Brussels wants to give EU capitals extra time to curb their debts and create space for public investment as part of a major overhaul of the EU’s deficit rules.
The European Commission will table a proposal at the end of October to reform the Stability and Growth Pact, under which it would work out multiyear, country-specific plans with capitals for getting their debt burdens under control, EU officials said.
The plans, which are still being discussed between the commission and capitals and have yet to be finalised, would simplify the EU’s hugely complex fiscal rules while tightening enforcement.
“The idea is for member states to have greater ownership of their debt reduction plans, which they could fine-tune themselves more than they can do today,” said an EU official. “But once countries agree their plans with both commission and council, they would need to be delivered and would be easier to enforce.”
The official added: “So it’s about balancing member state ownership with tighter enforcement.”
The commission is under pressure to settle on a new approach before full enforcement of the Stability and Growth Pact resumes in 2024 following a suspension triggered in 2020 by the pandemic. The proposals come as member states face mounting fiscal burdens as they spend hundreds of billions of euros sheltering businesses and households from the energy crisis, while boosting spending on energy and defence.
Under the new blueprint, the commission would propose a four- or five-year plan to an EU member state to get its public debt burden on a credible, downward trajectory, officials said.
The capital could either accept this plan or table a counterproposal for between six to eight years, which would need to be justified by the need for investments in key priority areas such as green energy or defence. The national fiscal plan would need to pass a debt sustainability analysis and get approved by the commission and EU council.
The new regime would ditch an EU rule that requires a 1/20th per annum reduction in debt ratios by member states with debt above the EU’s 60 per cent of gross domestic product ceiling.
That requirement is widely recognised as being unrealistic given public debt ratios have shot up dramatically since the pandemic eased.
The new rules would, however, retain the EU’s key reference values of a 3 per cent of GDP public deficit limit and 60 per cent of GDP debt ratio, both of which are mentioned in the EU treaty. The commission wants to downgrade the use of hard-to-measure variables that attempt to correct for the economic cycle, focusing instead on a simple gauge of public spending.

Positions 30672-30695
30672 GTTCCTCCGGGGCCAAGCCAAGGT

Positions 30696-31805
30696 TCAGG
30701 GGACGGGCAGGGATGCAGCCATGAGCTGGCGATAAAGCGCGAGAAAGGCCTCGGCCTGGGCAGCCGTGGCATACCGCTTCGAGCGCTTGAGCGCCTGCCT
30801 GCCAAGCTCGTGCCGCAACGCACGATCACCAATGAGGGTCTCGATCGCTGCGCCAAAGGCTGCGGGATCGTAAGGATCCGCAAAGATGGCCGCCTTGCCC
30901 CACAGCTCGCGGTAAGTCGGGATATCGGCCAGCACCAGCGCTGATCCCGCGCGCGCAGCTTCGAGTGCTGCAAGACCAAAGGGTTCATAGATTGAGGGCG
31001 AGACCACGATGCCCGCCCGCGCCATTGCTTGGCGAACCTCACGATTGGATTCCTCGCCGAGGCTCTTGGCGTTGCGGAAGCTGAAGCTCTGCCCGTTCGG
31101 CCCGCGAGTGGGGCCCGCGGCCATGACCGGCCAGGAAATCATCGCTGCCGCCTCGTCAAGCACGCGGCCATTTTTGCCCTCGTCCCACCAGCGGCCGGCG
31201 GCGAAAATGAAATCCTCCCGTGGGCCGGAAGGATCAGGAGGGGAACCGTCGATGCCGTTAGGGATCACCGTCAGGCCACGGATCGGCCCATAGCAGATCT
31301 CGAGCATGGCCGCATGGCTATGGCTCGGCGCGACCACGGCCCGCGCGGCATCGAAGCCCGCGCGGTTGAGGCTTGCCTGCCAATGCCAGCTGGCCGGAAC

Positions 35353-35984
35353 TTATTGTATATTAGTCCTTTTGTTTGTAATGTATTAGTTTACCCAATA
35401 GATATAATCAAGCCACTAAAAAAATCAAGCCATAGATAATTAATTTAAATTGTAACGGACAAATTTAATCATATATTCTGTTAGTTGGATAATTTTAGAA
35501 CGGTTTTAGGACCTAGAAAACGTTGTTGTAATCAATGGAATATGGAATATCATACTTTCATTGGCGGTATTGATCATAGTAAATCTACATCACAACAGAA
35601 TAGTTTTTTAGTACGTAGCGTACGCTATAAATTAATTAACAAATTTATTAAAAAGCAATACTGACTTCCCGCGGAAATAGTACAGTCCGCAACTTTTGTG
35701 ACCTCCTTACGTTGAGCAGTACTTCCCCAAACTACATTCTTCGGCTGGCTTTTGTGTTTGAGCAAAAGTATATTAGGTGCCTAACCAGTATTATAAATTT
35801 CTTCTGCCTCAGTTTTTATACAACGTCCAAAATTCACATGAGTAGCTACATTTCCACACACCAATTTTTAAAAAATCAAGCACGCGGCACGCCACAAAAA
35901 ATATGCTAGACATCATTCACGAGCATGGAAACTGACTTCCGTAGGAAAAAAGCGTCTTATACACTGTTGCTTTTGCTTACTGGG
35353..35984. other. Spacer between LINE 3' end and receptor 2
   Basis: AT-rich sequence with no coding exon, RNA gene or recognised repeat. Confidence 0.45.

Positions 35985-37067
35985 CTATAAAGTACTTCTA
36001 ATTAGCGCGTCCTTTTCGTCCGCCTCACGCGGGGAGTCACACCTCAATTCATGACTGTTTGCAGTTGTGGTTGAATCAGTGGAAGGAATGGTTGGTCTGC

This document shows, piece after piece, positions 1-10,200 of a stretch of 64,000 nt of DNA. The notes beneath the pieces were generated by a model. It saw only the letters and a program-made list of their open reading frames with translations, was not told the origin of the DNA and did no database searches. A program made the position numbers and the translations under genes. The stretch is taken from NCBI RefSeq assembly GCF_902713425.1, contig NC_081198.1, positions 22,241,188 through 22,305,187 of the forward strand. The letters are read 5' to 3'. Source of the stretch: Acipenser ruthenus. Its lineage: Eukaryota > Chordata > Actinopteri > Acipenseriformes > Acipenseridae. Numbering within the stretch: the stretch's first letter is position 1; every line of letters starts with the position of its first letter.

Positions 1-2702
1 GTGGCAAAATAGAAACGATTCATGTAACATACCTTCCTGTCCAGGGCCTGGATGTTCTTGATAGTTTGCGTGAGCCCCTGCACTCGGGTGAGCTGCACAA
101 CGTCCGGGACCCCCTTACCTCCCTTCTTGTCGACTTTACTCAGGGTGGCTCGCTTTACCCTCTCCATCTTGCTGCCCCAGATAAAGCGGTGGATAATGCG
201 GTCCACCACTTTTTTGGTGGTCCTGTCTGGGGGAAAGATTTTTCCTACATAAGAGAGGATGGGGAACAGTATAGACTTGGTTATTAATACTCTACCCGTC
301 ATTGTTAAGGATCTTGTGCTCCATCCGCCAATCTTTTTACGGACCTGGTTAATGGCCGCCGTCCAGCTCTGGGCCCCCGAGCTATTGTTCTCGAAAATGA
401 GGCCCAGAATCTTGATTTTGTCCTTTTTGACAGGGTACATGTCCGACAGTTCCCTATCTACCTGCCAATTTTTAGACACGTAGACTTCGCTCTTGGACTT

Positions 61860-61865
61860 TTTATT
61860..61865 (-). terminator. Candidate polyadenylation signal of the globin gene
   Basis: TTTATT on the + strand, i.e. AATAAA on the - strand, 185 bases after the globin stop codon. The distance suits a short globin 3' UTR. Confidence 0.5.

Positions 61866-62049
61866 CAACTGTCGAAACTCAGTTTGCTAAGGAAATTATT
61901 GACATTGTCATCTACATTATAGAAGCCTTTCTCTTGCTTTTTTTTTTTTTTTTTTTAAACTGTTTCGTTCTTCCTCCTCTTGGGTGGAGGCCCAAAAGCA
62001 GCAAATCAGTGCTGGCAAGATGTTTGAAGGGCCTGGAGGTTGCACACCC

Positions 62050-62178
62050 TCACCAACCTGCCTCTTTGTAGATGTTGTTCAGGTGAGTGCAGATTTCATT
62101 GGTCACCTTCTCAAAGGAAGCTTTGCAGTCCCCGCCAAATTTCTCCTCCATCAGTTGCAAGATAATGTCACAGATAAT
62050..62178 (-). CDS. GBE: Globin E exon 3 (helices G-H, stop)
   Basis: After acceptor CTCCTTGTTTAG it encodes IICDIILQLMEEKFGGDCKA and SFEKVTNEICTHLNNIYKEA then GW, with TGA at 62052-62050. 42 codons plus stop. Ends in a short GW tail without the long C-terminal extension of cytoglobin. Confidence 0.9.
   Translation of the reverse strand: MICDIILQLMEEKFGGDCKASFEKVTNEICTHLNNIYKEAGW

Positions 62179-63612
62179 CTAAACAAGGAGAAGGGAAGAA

After agreeing a debt plan with a member state, there would be annual progress checks and the threat of enforcement procedures.
In their multiyear plans, capitals would commit to a series of reforms aimed at strengthening the economy, partly drawing on the recovery blueprints they agreed as part of the €800bn NextGenerationEU programme.
The proposals will need to win acceptance in EU capitals and may need to be enacted in legislation. Elements could face a frosty reception in hawkish member states such as Germany. Berlin is suspicious of allowing bilateral deals between capitals and the commission. Clear upfront minimum EU standards for a plan may allay these concerns.
An EU official said: “There are two sides to the coin — more gradual debt reduction and space for public investment on one hand, coupled with stronger enforcement on the other.”
A commission spokesperson said its objectives were to “achieve a broad-based consensus on our common fiscal framework”. The spokesperson referred to commission president Ursula von der Leyen’s recent state of the union speech, in which she said the rules should allow for strategic investment, while safeguarding fiscal sustainability.
Paolo Gentiloni, EU economics commissioner, told reporters on Friday that there was now a “common awareness” that the 1/20th rule was overly rigid and needed to be changed. “In addition to the gradual reduction of debt, we have to make room for investment growth, especially investment in what we consider to be common priorities for the union,” he said. “Finally we must try to make this package of rules simpler.”